DUBAI: A Bahraini court yesterday jailed seven Shias for 10 years after finding them guilty of attempting to murder policemen during protests, and acquitted 13 others, the attorney general said. The 20, all males, had been accused of “intentionally attempting to kill policemen in the (Shia) town of Sitra... using petrol bombs” in mid-February last year, said Attorney General Mhanna Al Shayji. Two policemen were wounded in the attack in which a security forces vehicle was burnt, he said in a statement. The main Shia opposition bloc Al-Wefaq said that the 20, among them five children, were “tortured” during their interrogation and that confessions had been “extracted under duress”. Bahrain has continued to witness sporadic Shia-led demonstrations which now take place in Shia villages surrounding the capital.
Ex-Gaddafi PM critical after torture in Libya
TUNIS: Al Baghdadi Al Mahmudi, the last premier of deposed Libyan leader Muammar Gaddafi, is in critical condition after being tortured in a Libyan prison, his Tunisian lawyer said. Mahmudi “is in critical condition as a result of the torture he has suffered,” said Mabrouk Kourchid, adding that “he could die”. The lawyer did not provide any further details nor reveal his sources for fear they could suffer reprisals. Mahmudi fled to Tunisia in September 2011, shortly after rebels seized Tripoli and effectively put an end to more than four decades of Gaddafi’s iron-fisted rule. He was arrested there and extradited to Libya last June, despite warnings from rights groups that he could face the death penalty. He went on trial in November for what the prosecutor general’s spokesman said were “prejudicial acts against the security of the state and financial crimes”.
Ocalan ‘to declare ceasefire on March 21’
DIYARBAKIR: The jailed leader of Kurdish rebels is set to call for a long-sought ceasefire on March 21, the day of the Kurdish new year, as part of a renewed push for peace with Ankara, officials said. “(The PKK) will declare at the very least a ceasefire by Newroz (March 21) and lay down arms by July-August, after which departure from the country will be discussed,” Deputy Prime Minister Bulent Arinc said in an interview on NTV news, relaying written instructions given by Abdullah Ocalan to the Kurdish rebel movement. Arinc was quoting a 20-page letter penned by the rebel chief outlining his views on a possible solution for the nearly three-decade-long conflict between the outlawed Kurdistan Workers’ Party (PKK) and Turkish security forces that has cost 45,000 lives, mostly Kurdish.
Balloon crash probe rules out criminal activity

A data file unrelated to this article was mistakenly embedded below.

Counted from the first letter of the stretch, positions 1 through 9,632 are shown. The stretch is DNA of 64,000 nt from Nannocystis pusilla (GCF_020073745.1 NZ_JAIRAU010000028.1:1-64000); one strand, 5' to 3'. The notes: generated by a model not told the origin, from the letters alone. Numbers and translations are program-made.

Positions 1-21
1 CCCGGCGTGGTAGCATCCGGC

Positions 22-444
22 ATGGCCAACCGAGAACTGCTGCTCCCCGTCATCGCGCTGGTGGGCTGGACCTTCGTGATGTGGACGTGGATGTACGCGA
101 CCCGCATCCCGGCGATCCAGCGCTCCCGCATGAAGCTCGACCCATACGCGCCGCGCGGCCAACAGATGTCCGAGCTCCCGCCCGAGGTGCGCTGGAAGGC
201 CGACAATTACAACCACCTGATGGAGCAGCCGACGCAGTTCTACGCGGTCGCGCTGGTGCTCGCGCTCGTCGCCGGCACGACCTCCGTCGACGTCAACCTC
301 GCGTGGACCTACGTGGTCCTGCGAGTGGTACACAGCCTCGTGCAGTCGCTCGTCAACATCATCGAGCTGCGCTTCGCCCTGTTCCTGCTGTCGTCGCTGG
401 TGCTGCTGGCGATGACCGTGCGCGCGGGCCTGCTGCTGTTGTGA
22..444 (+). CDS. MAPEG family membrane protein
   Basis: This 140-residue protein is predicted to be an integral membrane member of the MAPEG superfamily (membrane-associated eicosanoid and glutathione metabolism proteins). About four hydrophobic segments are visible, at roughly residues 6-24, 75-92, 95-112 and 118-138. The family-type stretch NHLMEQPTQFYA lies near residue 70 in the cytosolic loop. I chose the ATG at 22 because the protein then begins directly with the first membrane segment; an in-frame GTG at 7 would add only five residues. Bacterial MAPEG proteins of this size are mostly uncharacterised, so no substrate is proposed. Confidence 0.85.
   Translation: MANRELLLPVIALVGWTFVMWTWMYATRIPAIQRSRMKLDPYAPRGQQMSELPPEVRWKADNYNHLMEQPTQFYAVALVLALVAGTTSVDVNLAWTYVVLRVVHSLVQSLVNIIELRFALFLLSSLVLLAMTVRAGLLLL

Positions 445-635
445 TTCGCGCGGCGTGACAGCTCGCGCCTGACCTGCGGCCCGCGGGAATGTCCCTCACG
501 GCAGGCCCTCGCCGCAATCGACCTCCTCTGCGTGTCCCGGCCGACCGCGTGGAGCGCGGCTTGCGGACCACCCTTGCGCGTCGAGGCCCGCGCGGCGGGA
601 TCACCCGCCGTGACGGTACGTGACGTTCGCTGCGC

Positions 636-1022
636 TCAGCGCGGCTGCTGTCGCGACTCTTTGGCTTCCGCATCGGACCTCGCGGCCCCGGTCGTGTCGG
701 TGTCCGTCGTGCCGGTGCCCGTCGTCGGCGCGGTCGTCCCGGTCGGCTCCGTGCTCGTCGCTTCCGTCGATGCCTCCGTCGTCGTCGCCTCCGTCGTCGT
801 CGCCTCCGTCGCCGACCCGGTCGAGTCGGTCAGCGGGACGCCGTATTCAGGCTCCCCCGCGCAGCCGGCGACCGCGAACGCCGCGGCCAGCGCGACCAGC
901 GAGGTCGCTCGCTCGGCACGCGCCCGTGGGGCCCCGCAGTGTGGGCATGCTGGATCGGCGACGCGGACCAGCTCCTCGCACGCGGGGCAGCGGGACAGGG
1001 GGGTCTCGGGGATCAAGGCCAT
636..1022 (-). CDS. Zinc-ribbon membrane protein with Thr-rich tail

LUXOR: An initial probe into a hot air balloon crash that killed up to 19 tourists in Egypt has ruled out any criminal activity as a cause of the accident, state media said yesterday. “Investigations so far by the general prosecution show no suspicion of criminal activity,” the official Mena news agency reported, citing the preliminary findings of the investigation. Four investigating teams were formed after Prime Minister Hisham Qandil ordered a probe into Tuesday’s balloon crash in the ancient temple city of Luxor that killed tourists from Hong Kong, Japan, Britain, France and Hungary. Luxor Governor Saad Ezzat and a delegation of Egyptian officials, as well as tourism industry professionals, visited the scene of the crash where they placed three bouquets of white flowers before observing a minute’s silence.
Saudi urged to disclose fate of Jordanian
AMMAN: Amnesty International urged Saudi Arabia yesterday to disclose the whereabouts of a Jordanian activist it said was arrested last month and ensure to that he is protected from torture. Web developer Khalid Al Natur, 27, was arrested on January 6 when he and four associates arrived at Riyadh’s airport on a business trip, Amnesty said, adding that the others “were told they would risk a similar fate if they did not leave the airport immediately”. Amnesty said Natur, a member of movement calling for political and economic reform in Jordan, was arrested last year near the Saudi consulate in Amman for insulting a security officer during a protest “against Saudi Arabia’s involvement in Bahrain”. “Neither the Jordanian authorities nor Natur’s family, who have sought information about his case, have been provided with an official response regarding his detention, including his whereabouts and the reason for his detention,” Amnesty said.
52 hurt in Algeria protest over social housing
ALGIERS: People angry over the allocation of subsidised housing have clashed with police in a town east of the Algerian capital, leaving 52 people injured, witnesses said yesterday. Rioters sacked the mayor’s office in Bodj Bou Arreridj, 230km from the capital, and partly blocked a motorway, causing tailbacks. Forty-three demonstrators and nine police were being treated in hospital, a day after the protests broke out when a list of 935 people being allocated social housing was published. The demonstrators gathered in front of the prefecture with banners that read: “We demand our right to housing” and “Down with corruption and favouritism”. Agencies